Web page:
A Short History of the World by J.M. Roberts
Paperback, 560 pages
Oxford University Press
July 17, 1997
Genre: Non-Fiction, World History
Source: Personal collection, text for class
“Here is a compact and affordable edition of J. M. Robert's acclaimed world history. Vividly written and beautifully illustrated, it brings the outstanding breadth of scholarship and international scope of the larger volume within the grasp of most readers. Completely up-to-date, comprehensive yet succinct, it takes readers on an amazing journey from the first appearance of Homo sapiens to recent chapters in the exploration of space. Informative, beautifully rendered maps, photographs of key archaeological finds, and stunning reproductions of important artwork (some in full color) bring the past to life as Roberts surveys the major events, developments and personalities that have shaped the civilizations of the world.”
As some of you may be aware I’m working on my Masters degree in History, and the course I am currently taking is Seminar in World History. As we just finished with one of the texts for this course, I thought I might take a few minutes to review it.
This book is an abbreviated version of Roberts’ 952 page epic History of the World and as one would expect many things had to be pared down to fit into this more concise format. He covers history of man from the earliest days of Homo sapiens up through the relative present. Overall, he does an admirable job of hitting all of the most important points and touching on some of the smaller issues. But, it is still a LOT to cover in this short space. One of the things that irritated me while reading was that he would sometimes touch on a subject but not mention the name it is known by. For example, when talking about the Cuban Missile Crisis, he mentions but never names, the Bay of Pigs incident and when discussing President Kennedy’s famous speech about the future of space travel, he just calls him, The President during 1960.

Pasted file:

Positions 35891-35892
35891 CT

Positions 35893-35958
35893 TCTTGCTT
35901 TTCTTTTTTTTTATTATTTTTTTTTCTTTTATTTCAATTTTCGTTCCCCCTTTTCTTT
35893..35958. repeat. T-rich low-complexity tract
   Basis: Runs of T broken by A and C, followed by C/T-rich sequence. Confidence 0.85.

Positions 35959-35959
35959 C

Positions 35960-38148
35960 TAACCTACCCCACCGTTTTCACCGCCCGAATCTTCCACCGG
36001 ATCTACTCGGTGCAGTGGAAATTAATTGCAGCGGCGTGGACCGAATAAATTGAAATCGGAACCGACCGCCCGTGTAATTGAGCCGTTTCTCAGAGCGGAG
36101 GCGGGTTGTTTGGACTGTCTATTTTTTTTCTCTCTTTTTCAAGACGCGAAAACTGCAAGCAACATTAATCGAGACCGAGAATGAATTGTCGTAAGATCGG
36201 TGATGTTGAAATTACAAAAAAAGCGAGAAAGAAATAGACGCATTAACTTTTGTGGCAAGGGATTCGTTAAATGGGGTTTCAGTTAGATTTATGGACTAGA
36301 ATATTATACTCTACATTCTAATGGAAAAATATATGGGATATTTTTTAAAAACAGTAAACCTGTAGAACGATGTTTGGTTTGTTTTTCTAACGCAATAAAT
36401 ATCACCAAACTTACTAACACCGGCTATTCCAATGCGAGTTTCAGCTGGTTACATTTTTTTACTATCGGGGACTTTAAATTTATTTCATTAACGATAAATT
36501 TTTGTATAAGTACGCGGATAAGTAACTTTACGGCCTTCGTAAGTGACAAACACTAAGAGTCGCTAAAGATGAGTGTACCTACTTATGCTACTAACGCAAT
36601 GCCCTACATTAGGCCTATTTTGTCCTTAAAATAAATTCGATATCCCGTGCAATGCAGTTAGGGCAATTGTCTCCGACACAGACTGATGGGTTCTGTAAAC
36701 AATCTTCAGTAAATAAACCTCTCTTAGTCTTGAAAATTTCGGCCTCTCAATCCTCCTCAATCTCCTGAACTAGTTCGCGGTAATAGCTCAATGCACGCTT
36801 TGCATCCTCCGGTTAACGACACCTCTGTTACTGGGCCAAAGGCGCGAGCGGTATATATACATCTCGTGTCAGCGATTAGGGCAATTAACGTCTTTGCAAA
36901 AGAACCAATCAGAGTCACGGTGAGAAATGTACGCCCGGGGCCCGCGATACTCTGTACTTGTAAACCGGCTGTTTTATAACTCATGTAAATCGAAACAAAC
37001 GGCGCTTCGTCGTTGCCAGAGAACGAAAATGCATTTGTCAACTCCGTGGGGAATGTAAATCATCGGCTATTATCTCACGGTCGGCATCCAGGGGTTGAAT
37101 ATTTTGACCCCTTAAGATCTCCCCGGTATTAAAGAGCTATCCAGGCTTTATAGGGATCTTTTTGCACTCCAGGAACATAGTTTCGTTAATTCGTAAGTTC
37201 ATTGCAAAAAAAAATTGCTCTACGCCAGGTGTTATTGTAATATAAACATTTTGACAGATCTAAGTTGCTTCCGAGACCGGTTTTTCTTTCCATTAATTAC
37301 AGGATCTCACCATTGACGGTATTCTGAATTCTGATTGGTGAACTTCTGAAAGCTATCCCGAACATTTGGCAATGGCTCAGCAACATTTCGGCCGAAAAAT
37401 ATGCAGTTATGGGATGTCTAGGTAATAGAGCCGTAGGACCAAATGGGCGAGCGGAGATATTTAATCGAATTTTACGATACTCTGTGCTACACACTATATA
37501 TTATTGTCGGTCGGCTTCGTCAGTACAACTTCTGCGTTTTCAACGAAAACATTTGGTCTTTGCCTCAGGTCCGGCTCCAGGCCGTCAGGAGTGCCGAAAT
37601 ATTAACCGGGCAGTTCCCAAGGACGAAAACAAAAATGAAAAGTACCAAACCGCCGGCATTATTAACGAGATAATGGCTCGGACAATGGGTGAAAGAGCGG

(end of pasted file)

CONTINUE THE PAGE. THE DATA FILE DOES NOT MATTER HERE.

I thought that the layout for the book was fairly easy to follow, especially during the earlier chapters. Each early civilization had a section: the Greeks, Romans, Mesopotamians, etc. However when you get into the later, more global, chapters it became harder to follow because he kept bouncing around between locations, and sometimes in time. This caused a loss of cohesiveness when reading at times.
I think for a book of this breadth and scope the author does an admirable job of covering most of the necessary bases. I haven’t read his longer version, but I would probably recommend that one over this if you are really interested in the history of the world as it likely gets into more detail and probably doesn’t have the issues I pointed out above.
Roberts also has written many other non-fiction works including: A History of Europe, The Age of Revolution, and Eastern Asia and Classical Greece, among others.
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